The National Media Commission(NMC), the agency charged with regulating the media space, has rejected a directive by Communications Minister, Ursula Owusu-Ekuful, to the effect that the Ghana Broadcasting Corporation (GBC) reduce its channels on the Digital Terrestrial Television (DTT) from 6 to 3.
Ms Ursula Owusu-Ekuful had directed that GBC reduce its channels so that they could be enough redundancy on the platform.
But GBC had stressed that it could not reduce its channels since, among others, all the channels were being used for equally important broadcasts and therefore petitioned the NMC to look into the matter as the regulatory body.
The NMC has responded by rejecting the directive, explaining that the directive is both unconstitutional and usurps the mandate of the NMC itself and so it will not approve it.
“The Commission wishes to state clearly that the directive given to GBC and Crystal TV by the Minister for Communications purports to usurp the constitutional mandate and authority of the National Media Commission and same cannot be obliged under our current constitutional dispensation,” the NMC said.
The commission noted that the directive if approved will limit the capacity of GBC in carrying out its mandate.
“It is the view of the Commission that any action by any entity which culminates into limiting or depriving the media of the use of public resources legitimately allocated to them undermines their capacity to serve the nation as anticipated by the Constitution….The Commission wishes to state clearly that the directive given to GBC and Crystal TV by the Minister for Communications purports to usurp the constitutional mandate and authority of the National Media Commission and same cannot be obliged under our current constitutional dispensation,” it explained.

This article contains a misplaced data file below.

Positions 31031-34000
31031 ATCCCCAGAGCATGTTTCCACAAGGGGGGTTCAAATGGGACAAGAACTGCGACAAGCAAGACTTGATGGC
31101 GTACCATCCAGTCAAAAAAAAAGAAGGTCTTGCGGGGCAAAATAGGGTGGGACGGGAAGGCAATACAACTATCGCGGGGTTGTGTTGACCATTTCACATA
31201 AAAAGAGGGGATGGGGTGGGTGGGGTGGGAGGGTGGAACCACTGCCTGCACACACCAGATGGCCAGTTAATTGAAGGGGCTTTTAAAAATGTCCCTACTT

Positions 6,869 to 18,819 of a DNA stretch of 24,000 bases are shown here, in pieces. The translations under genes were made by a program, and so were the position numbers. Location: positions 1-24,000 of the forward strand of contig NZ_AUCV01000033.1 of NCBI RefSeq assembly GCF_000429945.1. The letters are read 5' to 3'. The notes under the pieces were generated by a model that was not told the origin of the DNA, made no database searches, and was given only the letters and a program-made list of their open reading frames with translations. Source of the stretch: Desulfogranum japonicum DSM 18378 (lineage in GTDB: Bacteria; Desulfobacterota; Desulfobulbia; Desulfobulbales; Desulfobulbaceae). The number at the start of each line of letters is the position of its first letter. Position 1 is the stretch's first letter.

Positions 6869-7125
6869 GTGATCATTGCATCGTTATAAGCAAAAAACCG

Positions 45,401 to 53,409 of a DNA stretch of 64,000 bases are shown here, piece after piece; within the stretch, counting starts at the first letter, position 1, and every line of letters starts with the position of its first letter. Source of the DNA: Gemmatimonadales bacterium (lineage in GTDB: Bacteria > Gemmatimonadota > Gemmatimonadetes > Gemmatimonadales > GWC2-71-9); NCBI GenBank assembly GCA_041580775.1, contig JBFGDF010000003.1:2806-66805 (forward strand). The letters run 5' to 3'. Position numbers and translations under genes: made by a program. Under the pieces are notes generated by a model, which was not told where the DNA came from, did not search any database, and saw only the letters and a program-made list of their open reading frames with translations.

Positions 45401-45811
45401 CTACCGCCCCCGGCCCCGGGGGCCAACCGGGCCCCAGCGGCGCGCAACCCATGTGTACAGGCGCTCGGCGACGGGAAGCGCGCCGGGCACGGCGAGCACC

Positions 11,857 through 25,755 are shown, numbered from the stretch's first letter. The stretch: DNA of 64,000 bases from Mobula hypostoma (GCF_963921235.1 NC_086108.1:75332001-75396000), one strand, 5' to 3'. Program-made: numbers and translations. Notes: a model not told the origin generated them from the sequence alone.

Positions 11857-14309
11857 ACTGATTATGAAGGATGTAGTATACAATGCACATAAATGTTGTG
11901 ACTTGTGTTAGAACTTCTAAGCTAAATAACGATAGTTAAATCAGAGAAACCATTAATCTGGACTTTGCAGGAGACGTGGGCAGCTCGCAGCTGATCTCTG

The directive has been criticised by several bodies and many individuals. The Media Foundation of West Africa (MFWA) had even petitioned the NMC not to approve the directive.
The NMC was reconstituted by the Akufo-Addo administration in 2018. It is headed by Yaw Boadu-Ayeboafo.
Other members of the re-constituted commission include: Nii Addokwei Moffatt, representative of the Ghana Association of Writers, Rev. Dr. Mrs Comfort Asare (National Council of Women and Development), Mr Yaw Buabeng Asamoah (Parliament), Mr Kwame Anyimadu-Antwi (Parliament), Mr Richard Mawuli Quashigah (Parliament), Mr William Orleans Oduro (Ghana Bar Association), Mr Prince Hari Crystal (Ghana Independent Broadcasters Association) and Nana Addo Gyau Akabisa II (Ghana National Association of Teachers).
The rest are: Mr Roland Affail Monney (Ghana Journalists Association), Mr Bright Blewu (Ghana Journalists Association), Dr Andy Ofori-Birikorang (Training Institutions and Communicators), Joseph Debrah-Gyamfi (Trades Union Congress – Ghana), Hajj Muhammed Amir Kpakpo Addo (Muslim Group), Sir Benedict Batabe Assorow (Christian Group) Mr Elorm Edward Desewu (Private Newspaper Publishers Association of Ghana) and Ms Elaine Sam (Institute of Public Relations of Ghana), Mr Yaw Boadu-Ayeboafoh (Office of President) and Mr Yaw Sarpong Boateng (Office of President).
The rejection of the directive will be welcome news for the many who criticised the Ministers directive.
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